Amid Judicial Enquiry against Him, Cardinal Ambongo Meets DR Congo’s President to “shed light on various points”

Cardinal Fridolin Ambongo with President, Félix Tshisekedi. Credit: Presidency of the Republic of DRC

Cardinal Fridolin Ambongo of the Democratic Republic of Congo (DRC), who is facing a judicial enquiry into allegations of “seditious behavior” that were leveled against him has said that his Thursday, May 16 meeting with the country’s President, Félix Tshisekedi, aimed at clarifying “various points”. 

Addressing journalists after the May 16 meeting that reportedly lasted two hours, Cardinal Ambongo said he requested the audience to “shed light on various points”, and that with the encounter, “everything” has become “clear”. 

On April 27, the Attorney General of the DRC’s Court of Cassation, Firmin Mvonde Manbu, issued a letter ordering the attorney general of Kinshasa’s Matete district court to open an investigation into Cardinal Ambongo’s  alleged “seditious behavior.”

In the letter, Mr. Manbu accused the Congolese Cardinal of issuing “a constant stream of seditious remarks made during press briefings, interviews, and other sermons”, which, according to the Attorney General, served to “discourage the soldiers of the republic’s armed forces” and encourage “the mistreatment of local populations by rebels and other invaders.”

He said that Cardinal Ambongo “deliberately violates people’s consciences and seems to find pleasure in these false rumors and other incitements of the population to revolt against established institutions and acts against human lives.” 


Mr. Manbu further claimed that the Congolese Cardinal declined an April 25 invitation to his office.

The judicial enquiry followed Cardinal Ambongo’s 2024 Easter Message in which he decried the persistent security challenge in DRC, and described the Central African nation as “seriously ill” and in coma.

The Local Ordinary of the Catholic Archdiocese of Kinshasa, who doubles as the President of the Symposium of Episcopal Conferences of Africa and Madagascar (SECAM) criticized the security agencies in DRC for not being proactive in defending the people and their properties.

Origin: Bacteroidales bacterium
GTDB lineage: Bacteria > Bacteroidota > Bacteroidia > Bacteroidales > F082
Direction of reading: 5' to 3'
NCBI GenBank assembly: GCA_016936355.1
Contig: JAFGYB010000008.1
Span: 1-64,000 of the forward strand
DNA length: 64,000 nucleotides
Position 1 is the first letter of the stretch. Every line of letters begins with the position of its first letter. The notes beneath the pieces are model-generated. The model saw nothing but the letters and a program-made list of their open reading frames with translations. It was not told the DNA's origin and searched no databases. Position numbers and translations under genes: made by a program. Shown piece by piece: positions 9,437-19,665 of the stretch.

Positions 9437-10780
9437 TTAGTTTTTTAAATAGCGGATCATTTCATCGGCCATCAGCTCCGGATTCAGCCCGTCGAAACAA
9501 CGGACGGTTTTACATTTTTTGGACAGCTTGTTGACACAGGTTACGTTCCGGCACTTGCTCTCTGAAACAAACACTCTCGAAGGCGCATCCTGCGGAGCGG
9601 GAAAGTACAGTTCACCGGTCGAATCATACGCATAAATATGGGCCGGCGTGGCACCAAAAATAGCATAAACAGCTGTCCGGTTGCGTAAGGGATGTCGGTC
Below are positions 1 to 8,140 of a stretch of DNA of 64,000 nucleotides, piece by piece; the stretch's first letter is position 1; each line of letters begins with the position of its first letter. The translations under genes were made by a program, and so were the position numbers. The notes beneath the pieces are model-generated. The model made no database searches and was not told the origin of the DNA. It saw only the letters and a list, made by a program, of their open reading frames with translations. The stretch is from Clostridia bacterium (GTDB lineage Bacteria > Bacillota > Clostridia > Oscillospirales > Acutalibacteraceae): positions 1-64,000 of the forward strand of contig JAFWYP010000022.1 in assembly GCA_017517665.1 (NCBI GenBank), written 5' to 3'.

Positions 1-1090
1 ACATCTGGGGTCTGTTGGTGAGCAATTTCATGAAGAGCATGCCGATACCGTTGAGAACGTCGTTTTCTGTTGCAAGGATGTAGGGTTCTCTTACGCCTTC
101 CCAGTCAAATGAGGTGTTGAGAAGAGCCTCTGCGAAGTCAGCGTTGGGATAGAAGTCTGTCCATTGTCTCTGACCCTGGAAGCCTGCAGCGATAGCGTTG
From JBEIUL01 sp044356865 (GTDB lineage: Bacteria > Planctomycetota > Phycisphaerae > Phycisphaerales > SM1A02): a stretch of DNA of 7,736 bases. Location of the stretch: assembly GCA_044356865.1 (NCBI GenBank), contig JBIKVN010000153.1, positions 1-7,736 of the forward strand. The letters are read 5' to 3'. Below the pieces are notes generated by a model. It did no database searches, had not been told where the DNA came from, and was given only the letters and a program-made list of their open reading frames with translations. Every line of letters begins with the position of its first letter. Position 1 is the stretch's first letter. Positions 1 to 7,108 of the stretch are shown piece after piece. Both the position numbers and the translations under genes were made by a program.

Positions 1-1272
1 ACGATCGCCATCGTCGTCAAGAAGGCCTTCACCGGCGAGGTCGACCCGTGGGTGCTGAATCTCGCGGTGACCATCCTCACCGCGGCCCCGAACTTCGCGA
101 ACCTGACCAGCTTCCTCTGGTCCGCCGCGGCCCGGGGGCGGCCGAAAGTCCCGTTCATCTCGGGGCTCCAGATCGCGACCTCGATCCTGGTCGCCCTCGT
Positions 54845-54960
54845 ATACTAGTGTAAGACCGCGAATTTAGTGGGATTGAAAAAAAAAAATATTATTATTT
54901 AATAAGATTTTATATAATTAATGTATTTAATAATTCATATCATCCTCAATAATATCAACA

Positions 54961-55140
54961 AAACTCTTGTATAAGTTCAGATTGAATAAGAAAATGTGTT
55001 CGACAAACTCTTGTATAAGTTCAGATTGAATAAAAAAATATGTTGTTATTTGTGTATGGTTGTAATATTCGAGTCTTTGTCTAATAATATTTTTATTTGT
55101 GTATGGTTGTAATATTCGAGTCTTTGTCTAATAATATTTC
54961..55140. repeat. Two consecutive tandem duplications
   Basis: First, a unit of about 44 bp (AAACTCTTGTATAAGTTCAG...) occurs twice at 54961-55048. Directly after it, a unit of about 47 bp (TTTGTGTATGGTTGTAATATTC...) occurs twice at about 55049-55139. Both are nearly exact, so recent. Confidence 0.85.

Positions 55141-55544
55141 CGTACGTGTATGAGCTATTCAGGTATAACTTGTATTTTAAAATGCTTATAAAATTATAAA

“Beyond the speech we are making here, completely useless speeches, the reality is that the others continue to advance and occupy the East of our country. This is obvious for the simple reason that Congo has no strength to defend the integrity of its country,” Cardinal Ambongo said. 

During the May 16 press conference, Cardinal Ambongo described as a “misunderstanding” the allegations against him, particularly regarding the claim that the government had armed the Rwandan rebels of the Democratic Forces for the Liberation of Rwanda (FDLR). 

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“All the uproar we heard on social media recently, I wanted to meet the head of state. He gave me this opportunity to meet him today. It was a moment of clarification,” he said, and added, “Where men talk, things are clear. It is with a feeling of great satisfaction and gratitude towards the head of state that I leave this (President Tshisekedi’s) office.”

There is “no longer a problem”, the Cardinal further said, and continued, “For me, normally, there is no longer a problem. There was more misunderstanding than a real problem. It was necessary for us to meet to clarify all these subjects that may have created unease. And now that we talked, everything becomes clear.”

The Congolese member of the Order of Friars Minor Capuchin (OFM Cap) said that the point of convergence between President Tshisekedi and the Catholic Church is “the well-being of the Congolese people.” 

The Congolese President, the Cardinal said, is fighting on the international stage for the DRC to regain “its serenity and respectability.” 

“We are condemned to work together, hand in hand, for the good of our country, which today is in peril because of the voracity of neighboring countries,” said the Catholic Church leader, who was elevated to Cardinal during the October 2019 Consistory and reappointed to Pope Francis’ Council of Cardinals (C9) after the expiry of the initial October 2020 mandate.


Jude Atemanke is a Cameroonian journalist with a passion for Catholic Church communication. He holds a Bachelor’s Degree in Journalism and Mass Communication from the University of Buea in Cameroon. Currently, Jude serves as a journalist for ACI Africa.